Additional fees you might incur as part of buying a house include:

Application Fee. Some mortgage products have an application fee. This fee is charged to cover some of our administration costs in considering and processing an application for a new advance. You can usually choose between paying the application fee upfront and adding it to the loan. If you add the fee to the loan, you will pay interest on it.

Scheme Fee. Some mortgage products have a scheme fee. This fee is charged to secure the discounted or fixed rate of interest on the scheme you have chosen to take your mortgage.

Release of Funds Fee. This fee covers the administration costs of sending money electronically to yours, or your solicitor’s bank account, where the funds need to be available (cleared) on the same working day.

All mortgage product related costs will be outlined in a mortgage illustration document.

Mortgage types

Mortgage Repayment Options

There are two ways to repay a mortgage, either on a capital and interest basis or on an interest only basis. These are explained below.

Capital and Interest Repayment Mortgage

A Capital and Interest repayment mortgage is the most common and well-known type of mortgage. With this type of mortgage, you pay the capital (the money you borrow) and the interest (the charge made by the lender on the amount you owe) back at the same time, over a period of time, typically 25 – 40 years. At the end of the agreed mortgage term, provided you have kept up with your repayments, you own the house outright.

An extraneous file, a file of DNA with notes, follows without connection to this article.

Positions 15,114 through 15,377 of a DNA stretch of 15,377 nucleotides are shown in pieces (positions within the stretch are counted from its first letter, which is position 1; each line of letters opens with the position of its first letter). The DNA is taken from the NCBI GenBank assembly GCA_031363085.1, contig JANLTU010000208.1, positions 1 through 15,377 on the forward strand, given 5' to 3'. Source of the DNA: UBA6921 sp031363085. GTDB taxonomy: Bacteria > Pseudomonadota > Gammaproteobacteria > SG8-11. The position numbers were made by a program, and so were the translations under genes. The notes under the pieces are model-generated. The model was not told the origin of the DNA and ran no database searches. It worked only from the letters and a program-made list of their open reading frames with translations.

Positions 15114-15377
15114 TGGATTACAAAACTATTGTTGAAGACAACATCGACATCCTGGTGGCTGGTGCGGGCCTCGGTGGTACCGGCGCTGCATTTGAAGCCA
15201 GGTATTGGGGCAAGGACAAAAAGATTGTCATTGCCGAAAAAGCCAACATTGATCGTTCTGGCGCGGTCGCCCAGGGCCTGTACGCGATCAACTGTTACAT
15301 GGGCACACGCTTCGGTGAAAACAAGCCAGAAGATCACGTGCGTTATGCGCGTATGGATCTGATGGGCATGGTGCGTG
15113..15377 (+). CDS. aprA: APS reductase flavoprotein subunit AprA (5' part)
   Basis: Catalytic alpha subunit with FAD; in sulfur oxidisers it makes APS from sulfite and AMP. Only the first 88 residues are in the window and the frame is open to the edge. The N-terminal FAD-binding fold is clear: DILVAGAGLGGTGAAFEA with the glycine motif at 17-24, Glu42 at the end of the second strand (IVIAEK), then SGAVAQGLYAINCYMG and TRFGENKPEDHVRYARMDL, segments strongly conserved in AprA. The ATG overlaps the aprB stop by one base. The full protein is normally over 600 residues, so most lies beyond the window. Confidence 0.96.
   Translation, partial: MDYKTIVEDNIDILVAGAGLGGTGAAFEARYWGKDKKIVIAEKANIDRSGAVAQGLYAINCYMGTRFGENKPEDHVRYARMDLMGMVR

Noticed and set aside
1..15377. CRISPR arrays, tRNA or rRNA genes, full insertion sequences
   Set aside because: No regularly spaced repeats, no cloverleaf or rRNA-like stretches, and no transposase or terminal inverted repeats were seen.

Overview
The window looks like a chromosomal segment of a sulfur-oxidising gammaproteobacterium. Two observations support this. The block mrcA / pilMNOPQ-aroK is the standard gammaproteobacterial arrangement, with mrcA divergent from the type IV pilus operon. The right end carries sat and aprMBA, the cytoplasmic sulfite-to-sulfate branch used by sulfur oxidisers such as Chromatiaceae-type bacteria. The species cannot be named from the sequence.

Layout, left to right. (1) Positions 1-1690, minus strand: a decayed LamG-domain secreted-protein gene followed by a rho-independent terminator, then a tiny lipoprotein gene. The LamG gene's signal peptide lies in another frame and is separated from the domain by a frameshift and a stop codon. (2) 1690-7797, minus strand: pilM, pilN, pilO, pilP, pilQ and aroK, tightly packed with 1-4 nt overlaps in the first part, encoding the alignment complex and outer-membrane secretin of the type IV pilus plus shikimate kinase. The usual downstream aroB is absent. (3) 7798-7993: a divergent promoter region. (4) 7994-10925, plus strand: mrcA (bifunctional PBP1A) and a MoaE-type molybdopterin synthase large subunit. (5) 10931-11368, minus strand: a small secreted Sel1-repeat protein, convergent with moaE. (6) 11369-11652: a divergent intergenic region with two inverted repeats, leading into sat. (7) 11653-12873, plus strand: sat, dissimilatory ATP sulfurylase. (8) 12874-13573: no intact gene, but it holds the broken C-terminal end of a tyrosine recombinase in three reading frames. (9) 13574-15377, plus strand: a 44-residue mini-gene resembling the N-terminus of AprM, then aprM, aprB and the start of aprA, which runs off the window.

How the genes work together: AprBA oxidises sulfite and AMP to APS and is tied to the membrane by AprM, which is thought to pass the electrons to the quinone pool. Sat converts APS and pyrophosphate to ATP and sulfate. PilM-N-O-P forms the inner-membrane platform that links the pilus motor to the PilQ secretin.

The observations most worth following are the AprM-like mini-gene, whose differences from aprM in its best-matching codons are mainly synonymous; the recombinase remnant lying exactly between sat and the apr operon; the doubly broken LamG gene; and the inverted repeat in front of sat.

Interest-only Mortgage

An interest only mortgage means you only pay the interest due on the amount borrowed each month. Interest only mortgages tend to be more common with buy-to-let mortgages, which you can read more about below. With an interest only mortgage, the capital remains the same throughout the term of the mortgage, because you are only making interest payments. At the end of the mortgage term, you are required to repay the full amount borrowed.

For example, if you borrow 80% of the value of a property, with a 20% deposit, you just pay the interest on the 80% loan, when the mortgage ends or the house is sold, that 80% (Capital Amount) is repaid from the proceeds of the sale.

Types of Mortgages

The type of mortgage you take will make a difference to the amount you repay each month.

Fixed-rate Mortgage

A fixed-rate mortgage is a set interest rate over a certain period of time, usually 2-5 years, but this can vary.

This helps with budgeting as payments over this time period are consistent and set, meaning no surprises. Fixed-rates can help when Bank of England interest rates rise or the market is volatile, offering security and protection from sudden hikes, though this also means when rates drop, you may not benefit from lower interest rates because the fixed-rate remains the same during the product term.

Variable-rate Mortgages